Introduction

On December 3, 1967, Mr. Louis Waskansky underwent the first successful human cardiac transplant, performed by Dr. Christian Barnard in Cape Town, South Africa. This milestone was reached after the technical aspects of orthotopic cardiac transplantation had been described in 1959 by Ross M. Brock of Guy's Hospital in London. The following year Shumway published the seminal paper on orthotopic cardiac transplantation in which the technical aspects, recipient support and donor organ preservation were integrated into a single approach. The initial experience with heart transplantation in the ensuing twelve months after Barnard's first operation was dismal: 71 of the first 100 recipients died. The introduction of cyclosporine provided the next breakthrough that allowed hospital mortality to drop below 10 percent and five-year survival rate to approach 80 percent.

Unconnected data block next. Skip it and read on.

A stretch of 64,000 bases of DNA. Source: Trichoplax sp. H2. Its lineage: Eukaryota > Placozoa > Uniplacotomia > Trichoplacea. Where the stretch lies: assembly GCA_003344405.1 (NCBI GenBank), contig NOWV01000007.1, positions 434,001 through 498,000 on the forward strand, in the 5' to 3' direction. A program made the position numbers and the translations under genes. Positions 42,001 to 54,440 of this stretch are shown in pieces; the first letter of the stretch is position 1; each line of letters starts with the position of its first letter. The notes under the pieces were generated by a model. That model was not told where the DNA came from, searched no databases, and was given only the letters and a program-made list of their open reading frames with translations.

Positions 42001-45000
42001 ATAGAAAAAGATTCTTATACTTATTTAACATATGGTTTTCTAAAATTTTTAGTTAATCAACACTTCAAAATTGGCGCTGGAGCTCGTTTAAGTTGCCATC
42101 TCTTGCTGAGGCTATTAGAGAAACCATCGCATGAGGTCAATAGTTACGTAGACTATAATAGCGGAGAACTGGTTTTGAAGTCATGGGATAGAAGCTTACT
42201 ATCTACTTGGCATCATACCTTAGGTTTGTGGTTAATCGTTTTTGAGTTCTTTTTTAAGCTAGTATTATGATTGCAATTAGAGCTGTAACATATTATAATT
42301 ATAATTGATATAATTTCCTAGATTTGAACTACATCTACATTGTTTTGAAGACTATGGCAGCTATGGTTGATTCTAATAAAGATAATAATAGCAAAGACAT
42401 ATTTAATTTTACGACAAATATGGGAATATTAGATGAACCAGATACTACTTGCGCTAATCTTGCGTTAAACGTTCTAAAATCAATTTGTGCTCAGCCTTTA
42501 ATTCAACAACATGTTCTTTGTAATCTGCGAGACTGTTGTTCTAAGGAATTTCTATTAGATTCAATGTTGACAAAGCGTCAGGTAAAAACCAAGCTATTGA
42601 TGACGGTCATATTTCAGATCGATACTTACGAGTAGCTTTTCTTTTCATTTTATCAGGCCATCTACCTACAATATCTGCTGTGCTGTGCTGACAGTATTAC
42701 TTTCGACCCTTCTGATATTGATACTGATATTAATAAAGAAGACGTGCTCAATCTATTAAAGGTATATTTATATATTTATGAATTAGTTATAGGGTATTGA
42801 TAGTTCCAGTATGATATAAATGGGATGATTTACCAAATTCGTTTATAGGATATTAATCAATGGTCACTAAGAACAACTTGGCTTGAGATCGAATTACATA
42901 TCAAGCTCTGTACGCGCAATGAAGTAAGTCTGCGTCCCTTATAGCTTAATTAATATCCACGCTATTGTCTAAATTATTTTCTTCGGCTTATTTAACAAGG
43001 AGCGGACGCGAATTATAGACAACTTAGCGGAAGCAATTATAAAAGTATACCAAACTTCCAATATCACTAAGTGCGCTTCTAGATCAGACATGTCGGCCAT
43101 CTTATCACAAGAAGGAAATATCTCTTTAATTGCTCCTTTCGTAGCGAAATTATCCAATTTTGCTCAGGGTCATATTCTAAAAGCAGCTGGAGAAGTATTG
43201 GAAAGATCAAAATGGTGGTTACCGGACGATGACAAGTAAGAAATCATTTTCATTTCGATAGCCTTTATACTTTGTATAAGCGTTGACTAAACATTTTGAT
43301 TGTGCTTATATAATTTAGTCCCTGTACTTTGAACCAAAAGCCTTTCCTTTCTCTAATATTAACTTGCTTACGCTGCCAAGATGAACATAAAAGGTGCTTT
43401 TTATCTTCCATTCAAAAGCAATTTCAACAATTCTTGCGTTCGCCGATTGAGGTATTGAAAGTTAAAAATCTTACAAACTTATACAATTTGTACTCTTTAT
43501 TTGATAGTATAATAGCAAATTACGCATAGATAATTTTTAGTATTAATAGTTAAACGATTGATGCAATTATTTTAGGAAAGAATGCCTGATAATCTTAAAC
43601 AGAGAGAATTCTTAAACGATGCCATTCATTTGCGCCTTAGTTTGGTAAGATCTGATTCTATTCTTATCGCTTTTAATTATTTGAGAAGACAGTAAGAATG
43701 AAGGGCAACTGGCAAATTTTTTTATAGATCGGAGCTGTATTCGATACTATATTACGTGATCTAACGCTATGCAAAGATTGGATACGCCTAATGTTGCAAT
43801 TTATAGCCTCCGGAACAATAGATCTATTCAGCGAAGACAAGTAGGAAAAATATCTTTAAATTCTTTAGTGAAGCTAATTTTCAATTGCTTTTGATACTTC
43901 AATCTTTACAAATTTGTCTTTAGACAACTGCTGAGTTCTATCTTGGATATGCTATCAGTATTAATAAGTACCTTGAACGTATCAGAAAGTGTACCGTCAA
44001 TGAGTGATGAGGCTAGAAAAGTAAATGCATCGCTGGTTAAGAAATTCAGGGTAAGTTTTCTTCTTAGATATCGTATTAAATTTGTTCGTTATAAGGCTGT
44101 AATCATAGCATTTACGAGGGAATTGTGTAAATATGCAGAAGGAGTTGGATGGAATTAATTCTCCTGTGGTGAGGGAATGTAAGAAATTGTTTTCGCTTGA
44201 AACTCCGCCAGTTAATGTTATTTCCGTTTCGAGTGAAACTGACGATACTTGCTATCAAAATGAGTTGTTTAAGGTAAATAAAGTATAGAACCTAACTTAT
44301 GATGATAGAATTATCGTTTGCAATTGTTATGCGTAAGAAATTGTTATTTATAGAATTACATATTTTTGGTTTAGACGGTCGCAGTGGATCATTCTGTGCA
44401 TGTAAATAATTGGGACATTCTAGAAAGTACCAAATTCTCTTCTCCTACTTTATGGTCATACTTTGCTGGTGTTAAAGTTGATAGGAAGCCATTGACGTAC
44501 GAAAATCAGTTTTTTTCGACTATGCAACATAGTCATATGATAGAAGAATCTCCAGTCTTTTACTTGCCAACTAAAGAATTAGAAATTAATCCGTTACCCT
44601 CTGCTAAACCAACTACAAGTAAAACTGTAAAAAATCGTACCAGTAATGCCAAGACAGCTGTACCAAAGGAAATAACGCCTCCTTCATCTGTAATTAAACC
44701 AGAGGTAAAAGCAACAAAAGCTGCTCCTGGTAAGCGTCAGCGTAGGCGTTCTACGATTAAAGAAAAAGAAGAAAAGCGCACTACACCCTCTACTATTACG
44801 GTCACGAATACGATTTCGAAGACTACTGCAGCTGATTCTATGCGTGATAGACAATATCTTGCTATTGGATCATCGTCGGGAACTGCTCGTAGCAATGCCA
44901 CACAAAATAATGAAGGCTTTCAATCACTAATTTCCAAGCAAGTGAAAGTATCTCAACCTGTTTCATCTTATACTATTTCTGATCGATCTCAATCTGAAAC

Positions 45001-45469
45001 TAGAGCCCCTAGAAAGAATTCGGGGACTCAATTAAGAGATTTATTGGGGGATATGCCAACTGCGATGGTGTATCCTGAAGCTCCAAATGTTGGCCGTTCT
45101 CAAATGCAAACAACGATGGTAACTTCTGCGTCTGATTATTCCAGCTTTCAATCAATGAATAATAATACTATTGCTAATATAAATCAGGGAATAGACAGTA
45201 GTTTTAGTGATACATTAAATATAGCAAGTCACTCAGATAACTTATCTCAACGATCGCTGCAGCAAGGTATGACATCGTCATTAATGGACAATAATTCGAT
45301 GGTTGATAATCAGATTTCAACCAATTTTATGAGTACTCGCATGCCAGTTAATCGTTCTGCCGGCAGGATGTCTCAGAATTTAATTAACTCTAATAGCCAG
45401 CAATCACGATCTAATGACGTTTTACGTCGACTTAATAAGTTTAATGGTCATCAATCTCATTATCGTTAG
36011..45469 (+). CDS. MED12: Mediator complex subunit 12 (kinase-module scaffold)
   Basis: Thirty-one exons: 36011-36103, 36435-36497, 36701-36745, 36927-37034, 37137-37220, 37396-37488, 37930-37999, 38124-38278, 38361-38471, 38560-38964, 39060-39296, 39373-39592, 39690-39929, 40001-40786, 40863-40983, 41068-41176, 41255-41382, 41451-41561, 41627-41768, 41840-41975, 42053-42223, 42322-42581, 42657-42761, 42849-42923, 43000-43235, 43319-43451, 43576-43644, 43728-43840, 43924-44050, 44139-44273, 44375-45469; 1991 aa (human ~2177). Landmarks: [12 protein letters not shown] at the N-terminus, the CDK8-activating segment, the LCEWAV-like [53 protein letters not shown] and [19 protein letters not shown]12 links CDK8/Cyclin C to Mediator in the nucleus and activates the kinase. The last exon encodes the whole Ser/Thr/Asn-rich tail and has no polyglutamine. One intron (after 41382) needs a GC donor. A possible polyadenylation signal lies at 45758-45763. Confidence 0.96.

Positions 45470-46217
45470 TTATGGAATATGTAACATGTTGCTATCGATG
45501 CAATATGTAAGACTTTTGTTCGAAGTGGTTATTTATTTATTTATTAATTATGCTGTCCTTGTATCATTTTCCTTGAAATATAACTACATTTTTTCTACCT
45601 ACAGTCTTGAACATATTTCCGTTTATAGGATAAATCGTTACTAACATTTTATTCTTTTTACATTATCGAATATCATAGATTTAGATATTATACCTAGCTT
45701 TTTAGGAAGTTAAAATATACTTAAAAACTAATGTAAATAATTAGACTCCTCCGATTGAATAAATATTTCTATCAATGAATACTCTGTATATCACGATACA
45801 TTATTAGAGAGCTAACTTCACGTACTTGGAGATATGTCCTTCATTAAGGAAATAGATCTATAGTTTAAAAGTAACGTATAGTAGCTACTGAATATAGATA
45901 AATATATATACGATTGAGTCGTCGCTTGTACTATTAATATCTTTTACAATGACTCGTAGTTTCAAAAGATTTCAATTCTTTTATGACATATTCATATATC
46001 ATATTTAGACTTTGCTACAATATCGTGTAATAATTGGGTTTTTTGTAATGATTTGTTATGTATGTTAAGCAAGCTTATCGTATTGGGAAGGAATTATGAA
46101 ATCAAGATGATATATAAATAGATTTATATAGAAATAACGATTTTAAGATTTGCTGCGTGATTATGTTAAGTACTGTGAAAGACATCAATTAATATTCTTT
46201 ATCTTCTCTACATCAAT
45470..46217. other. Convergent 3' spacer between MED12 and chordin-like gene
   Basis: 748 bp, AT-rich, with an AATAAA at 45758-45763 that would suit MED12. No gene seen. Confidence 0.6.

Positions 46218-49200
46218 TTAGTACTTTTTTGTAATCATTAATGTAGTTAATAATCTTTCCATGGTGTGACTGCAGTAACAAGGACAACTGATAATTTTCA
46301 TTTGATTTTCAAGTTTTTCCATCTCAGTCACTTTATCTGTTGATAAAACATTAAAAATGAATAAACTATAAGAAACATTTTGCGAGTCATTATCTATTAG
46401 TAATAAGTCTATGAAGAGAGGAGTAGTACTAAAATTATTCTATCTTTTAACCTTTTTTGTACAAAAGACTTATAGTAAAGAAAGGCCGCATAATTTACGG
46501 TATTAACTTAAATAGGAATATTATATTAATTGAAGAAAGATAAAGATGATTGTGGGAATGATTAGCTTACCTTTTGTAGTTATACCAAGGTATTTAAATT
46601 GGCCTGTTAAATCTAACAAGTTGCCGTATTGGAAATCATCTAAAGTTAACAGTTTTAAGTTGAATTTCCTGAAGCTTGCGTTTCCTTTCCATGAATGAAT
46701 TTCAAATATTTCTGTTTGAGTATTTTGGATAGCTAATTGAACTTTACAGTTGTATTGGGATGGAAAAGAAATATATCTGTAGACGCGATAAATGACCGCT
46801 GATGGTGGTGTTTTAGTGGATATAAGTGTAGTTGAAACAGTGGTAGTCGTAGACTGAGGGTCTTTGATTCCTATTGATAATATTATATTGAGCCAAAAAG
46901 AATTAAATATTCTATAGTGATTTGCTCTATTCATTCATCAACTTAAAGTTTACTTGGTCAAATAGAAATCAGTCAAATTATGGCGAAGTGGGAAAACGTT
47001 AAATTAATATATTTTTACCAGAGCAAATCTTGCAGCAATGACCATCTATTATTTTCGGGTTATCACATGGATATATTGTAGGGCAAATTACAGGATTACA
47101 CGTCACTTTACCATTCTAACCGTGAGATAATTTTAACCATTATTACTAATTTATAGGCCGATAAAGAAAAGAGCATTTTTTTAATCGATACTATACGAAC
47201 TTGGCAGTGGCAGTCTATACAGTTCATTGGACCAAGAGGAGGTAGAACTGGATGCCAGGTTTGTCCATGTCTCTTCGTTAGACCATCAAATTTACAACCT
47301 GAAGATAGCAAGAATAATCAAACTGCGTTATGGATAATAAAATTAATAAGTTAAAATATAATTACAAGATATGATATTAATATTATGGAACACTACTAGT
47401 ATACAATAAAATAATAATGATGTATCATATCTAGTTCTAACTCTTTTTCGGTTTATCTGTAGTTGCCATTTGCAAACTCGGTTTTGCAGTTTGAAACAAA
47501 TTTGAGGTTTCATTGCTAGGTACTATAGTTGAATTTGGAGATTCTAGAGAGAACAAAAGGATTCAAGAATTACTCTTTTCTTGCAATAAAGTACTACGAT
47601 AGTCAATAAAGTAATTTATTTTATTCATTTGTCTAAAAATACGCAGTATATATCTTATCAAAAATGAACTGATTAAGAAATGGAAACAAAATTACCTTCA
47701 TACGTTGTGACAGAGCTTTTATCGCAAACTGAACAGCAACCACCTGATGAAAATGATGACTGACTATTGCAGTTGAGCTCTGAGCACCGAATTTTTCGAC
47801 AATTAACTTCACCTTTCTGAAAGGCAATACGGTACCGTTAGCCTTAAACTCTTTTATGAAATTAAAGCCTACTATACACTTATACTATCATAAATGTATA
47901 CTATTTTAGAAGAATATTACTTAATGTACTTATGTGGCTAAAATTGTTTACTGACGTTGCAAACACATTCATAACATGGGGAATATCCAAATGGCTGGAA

There are currently 143 heart transplant centers in the United States and the number of transplantations has plateaued at an annual rate of approximately 2300 per year in the United States and 3400 per year worldwide. These plateaus are due to limitations of donor availability and as a result approximately 30 percent of patients on the waiting list will die before a suitable organ is available.

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